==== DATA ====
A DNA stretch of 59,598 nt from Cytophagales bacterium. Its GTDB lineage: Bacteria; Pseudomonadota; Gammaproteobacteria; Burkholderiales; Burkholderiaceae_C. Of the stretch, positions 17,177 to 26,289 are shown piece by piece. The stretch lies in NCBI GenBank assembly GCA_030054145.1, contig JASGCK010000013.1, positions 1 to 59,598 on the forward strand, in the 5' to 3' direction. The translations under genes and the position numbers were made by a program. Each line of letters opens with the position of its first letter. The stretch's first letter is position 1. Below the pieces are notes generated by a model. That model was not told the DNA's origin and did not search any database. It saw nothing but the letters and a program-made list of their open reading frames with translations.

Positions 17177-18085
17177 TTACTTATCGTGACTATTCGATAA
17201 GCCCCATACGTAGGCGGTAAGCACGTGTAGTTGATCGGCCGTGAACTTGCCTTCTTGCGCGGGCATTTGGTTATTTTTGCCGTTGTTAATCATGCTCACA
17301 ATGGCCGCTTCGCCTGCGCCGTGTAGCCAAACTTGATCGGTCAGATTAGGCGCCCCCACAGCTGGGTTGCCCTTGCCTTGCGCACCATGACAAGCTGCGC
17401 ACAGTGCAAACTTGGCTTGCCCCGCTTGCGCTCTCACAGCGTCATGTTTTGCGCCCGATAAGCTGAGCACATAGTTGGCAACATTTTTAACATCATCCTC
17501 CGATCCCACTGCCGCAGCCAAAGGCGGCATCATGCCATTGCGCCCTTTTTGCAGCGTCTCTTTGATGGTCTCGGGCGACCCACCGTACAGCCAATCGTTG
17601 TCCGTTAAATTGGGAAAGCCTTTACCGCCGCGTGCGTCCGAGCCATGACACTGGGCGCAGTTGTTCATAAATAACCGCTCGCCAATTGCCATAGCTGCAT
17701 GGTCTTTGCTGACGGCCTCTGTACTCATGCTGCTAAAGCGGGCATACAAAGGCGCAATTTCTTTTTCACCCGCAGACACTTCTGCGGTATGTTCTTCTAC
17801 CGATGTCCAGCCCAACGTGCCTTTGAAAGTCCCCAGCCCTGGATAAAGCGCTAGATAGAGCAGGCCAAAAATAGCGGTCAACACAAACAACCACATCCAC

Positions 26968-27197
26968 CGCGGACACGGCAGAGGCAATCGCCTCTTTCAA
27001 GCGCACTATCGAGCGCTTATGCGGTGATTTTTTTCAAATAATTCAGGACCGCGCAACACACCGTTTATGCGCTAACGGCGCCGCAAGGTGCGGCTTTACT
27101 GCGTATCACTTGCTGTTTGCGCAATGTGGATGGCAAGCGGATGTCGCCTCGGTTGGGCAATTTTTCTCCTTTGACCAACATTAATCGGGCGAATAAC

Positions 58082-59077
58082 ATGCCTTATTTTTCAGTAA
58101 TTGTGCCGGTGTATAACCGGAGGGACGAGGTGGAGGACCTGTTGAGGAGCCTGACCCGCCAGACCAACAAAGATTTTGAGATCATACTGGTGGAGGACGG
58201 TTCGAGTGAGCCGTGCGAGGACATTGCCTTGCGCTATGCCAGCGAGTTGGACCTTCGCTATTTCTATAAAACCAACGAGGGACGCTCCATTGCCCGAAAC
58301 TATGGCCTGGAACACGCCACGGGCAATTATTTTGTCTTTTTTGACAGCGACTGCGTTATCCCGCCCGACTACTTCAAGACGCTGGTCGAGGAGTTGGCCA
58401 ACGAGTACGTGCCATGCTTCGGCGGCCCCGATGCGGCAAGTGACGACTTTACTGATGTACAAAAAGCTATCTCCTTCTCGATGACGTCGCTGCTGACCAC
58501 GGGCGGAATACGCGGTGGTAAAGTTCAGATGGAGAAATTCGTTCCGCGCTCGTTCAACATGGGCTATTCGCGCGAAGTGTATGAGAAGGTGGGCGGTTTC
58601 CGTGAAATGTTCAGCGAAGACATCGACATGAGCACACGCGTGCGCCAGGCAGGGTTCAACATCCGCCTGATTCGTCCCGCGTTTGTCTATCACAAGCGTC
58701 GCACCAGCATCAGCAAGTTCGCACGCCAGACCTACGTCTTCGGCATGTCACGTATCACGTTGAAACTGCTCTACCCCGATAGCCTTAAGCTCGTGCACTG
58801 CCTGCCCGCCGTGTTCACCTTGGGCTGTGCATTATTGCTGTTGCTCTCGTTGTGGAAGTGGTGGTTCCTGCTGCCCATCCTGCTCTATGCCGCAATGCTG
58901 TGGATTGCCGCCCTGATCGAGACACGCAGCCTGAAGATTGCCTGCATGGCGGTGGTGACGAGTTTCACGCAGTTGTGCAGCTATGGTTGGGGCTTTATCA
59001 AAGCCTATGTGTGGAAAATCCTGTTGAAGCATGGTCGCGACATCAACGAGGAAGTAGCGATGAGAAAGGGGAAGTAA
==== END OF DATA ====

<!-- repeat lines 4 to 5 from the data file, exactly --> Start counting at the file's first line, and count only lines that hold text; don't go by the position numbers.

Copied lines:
17201 GCCCCATACGTAGGCGGTAAGCACGTGTAGTTGATCGGCCGTGAACTTGCCTTCTTGCGCGGGCATTTGGTTATTTTTGCCGTTGTTAATCATGCTCACA
17301 ATGGCCGCTTCGCCTGCGCCGTGTAGCCAAACTTGATCGGTCAGATTAGGCGCCCCCACAGCTGGGTTGCCCTTGCCTTGCGCACCATGACAAGCTGCGC